But even before we get to meet her, we did get to see her again, and this time we took 3B along. It wasn't easy since it was a daycare day for him, so we had to shuffle all of our schedules to make it happen, but Mama was nice and humored me in my desire to have 3B there, even though it was a hassle for her. In the end, I'm not sure how much difference it made to him, although it made a difference to me, as is so often the case with activities at this age.

The good news is that baby sister's placenta has moved up out of the way for delivery, which is what we were checking on in this extra ultrasound. Baby sister is also developing well--on the day of the ultrasound, she was measuring one week ahead in size, taking after her big big brother.

After that was determined, the tech took some measurements and gave us as good a look at baby sister as she would allow. For most of the appointment, her umbilical cord was covering her lower face, but Mama did get to see her yawn--I was talking to 3B at the time--and we did get a glimpse not only of her lips, but also her open eye.

Unfortunately, it was black and white, so no idea what color her eyes are yet. Oh, and Quaatchi got a free ultrasound out of it too, after we returned home.



Although baby sister will never get to see who was making all of those barking, groaning and whining sounds she heard before she was born, her big brother will be able to tell her all about him and take her outside to show her where his spaceship is, up amongst the stars. He knows. He knows that as we walk into the future we carry the past with us, that death doesn't mean departure, and that the living create heaven for the dead.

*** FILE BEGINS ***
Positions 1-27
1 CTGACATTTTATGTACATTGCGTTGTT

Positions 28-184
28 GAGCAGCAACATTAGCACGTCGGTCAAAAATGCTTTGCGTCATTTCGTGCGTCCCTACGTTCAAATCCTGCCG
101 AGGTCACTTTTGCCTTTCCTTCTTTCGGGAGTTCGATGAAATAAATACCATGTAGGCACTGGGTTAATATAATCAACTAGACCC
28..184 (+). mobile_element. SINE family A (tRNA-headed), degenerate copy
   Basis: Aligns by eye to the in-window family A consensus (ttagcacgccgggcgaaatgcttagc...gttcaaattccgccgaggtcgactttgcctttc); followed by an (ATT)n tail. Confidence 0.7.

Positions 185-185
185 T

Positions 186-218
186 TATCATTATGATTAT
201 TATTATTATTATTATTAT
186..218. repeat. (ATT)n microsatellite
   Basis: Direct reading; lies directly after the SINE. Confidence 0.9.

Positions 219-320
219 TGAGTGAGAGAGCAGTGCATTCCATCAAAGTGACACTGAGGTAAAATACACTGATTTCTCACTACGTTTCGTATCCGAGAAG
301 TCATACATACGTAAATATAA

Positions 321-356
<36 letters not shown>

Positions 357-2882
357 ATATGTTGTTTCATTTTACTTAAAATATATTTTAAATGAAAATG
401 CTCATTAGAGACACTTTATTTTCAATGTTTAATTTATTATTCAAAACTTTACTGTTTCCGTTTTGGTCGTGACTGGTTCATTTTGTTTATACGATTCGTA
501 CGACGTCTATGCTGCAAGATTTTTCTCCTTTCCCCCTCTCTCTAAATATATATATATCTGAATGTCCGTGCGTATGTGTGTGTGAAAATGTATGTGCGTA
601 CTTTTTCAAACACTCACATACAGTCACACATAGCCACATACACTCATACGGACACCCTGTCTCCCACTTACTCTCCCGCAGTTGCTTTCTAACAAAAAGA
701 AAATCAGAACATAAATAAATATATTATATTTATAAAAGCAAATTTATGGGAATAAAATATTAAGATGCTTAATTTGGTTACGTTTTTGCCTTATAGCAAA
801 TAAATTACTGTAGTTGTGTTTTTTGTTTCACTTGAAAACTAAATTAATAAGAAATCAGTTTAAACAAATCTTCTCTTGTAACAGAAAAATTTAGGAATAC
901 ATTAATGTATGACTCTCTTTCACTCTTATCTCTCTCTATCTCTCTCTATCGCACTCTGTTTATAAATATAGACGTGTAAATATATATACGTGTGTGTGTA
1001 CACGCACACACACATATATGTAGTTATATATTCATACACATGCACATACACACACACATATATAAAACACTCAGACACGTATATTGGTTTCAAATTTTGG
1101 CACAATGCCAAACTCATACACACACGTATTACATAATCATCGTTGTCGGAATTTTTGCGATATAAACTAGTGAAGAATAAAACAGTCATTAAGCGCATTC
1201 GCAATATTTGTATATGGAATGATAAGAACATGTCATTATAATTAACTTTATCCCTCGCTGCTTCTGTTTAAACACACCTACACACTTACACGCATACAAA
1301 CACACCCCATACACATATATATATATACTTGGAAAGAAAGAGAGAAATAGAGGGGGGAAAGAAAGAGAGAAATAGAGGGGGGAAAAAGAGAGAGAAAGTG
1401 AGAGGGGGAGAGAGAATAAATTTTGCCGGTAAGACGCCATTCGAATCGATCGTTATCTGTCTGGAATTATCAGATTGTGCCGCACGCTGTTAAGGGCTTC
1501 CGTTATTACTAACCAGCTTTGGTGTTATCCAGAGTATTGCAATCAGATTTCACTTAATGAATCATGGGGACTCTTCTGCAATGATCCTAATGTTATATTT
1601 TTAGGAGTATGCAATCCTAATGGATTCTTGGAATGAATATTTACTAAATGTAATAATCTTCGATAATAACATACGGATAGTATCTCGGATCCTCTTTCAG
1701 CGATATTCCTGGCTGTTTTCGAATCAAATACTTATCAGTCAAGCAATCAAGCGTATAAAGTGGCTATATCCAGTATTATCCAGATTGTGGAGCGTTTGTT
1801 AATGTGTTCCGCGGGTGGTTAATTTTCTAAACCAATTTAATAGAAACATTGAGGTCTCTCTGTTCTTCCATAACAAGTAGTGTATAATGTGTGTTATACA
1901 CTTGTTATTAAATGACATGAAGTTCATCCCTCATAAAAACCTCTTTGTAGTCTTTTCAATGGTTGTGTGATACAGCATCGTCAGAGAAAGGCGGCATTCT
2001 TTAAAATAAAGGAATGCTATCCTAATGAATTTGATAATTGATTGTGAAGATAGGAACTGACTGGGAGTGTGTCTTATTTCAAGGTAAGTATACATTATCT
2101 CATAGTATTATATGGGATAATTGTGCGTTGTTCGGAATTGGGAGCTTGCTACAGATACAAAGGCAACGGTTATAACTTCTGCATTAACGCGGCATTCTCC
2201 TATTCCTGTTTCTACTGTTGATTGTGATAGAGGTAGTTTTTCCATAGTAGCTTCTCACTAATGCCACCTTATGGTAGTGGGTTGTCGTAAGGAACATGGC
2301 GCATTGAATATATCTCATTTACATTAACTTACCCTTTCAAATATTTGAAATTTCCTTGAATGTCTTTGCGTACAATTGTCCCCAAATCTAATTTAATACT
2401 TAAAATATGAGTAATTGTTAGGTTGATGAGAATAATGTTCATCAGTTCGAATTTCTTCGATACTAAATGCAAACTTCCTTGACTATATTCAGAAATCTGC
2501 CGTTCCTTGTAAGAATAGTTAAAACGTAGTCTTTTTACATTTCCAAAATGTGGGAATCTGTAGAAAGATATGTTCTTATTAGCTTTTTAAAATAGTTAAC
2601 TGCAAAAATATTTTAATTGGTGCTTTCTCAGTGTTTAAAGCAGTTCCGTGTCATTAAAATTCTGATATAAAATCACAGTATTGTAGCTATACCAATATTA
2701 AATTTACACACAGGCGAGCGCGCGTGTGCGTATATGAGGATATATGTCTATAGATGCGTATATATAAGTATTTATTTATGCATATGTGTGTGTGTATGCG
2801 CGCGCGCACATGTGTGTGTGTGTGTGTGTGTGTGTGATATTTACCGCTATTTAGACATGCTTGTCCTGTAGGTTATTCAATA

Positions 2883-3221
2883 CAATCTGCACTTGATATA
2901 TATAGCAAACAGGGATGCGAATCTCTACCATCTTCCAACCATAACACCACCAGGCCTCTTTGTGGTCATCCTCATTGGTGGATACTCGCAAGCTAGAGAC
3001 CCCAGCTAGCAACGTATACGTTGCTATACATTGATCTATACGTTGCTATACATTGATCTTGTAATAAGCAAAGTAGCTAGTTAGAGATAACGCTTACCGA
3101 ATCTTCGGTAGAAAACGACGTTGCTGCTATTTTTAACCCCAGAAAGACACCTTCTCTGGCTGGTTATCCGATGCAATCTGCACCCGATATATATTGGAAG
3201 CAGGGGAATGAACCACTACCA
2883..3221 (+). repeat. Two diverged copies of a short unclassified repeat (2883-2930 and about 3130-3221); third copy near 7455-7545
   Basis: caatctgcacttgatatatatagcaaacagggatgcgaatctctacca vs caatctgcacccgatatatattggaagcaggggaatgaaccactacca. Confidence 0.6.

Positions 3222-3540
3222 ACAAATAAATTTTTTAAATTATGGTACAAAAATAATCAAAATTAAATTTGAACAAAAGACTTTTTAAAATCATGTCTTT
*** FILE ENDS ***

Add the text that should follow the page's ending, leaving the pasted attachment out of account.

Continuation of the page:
Subscribe to the Bradstein feed--Vorsprung durch Technik!

8 comments:

  1. I have a magnet on my refrigerator that says, "Good friends are like stars. You don't always see them, but you know they are always there."

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  2. I have friends like that, except I know they are there because I can smell them.

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  3. I usually like to leave a scent behind after I go too. SO do my kids and their scent is not a good one.

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  4. Now I know why my daughter uses so much perfume it makes me sneeze.

    Kids still get it. Adults only think they have things figured out. Read Many Moons again, and remind yourself that kids have all the answers, even when we don't ask questions. Their answers make enough sense to go on with too.

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  5. "And he will hear me."

    "Yes. He will hear you."

    You guys just kill me sometimes. Now I need a hankie.

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  6. I could have used one too, Amama.

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  7. I know those conversations. And I know what you mean about conscious ignorance.

    3B - I did so love taking dudelet to see the scans of his incoming baby sister.

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  8. DWW: I think guys are genetically predisposed to that kind of coping. Or socialized into it. Whatever--it's more prevalent amongst us. I'm hoping that's something that I don't pass on to 3B.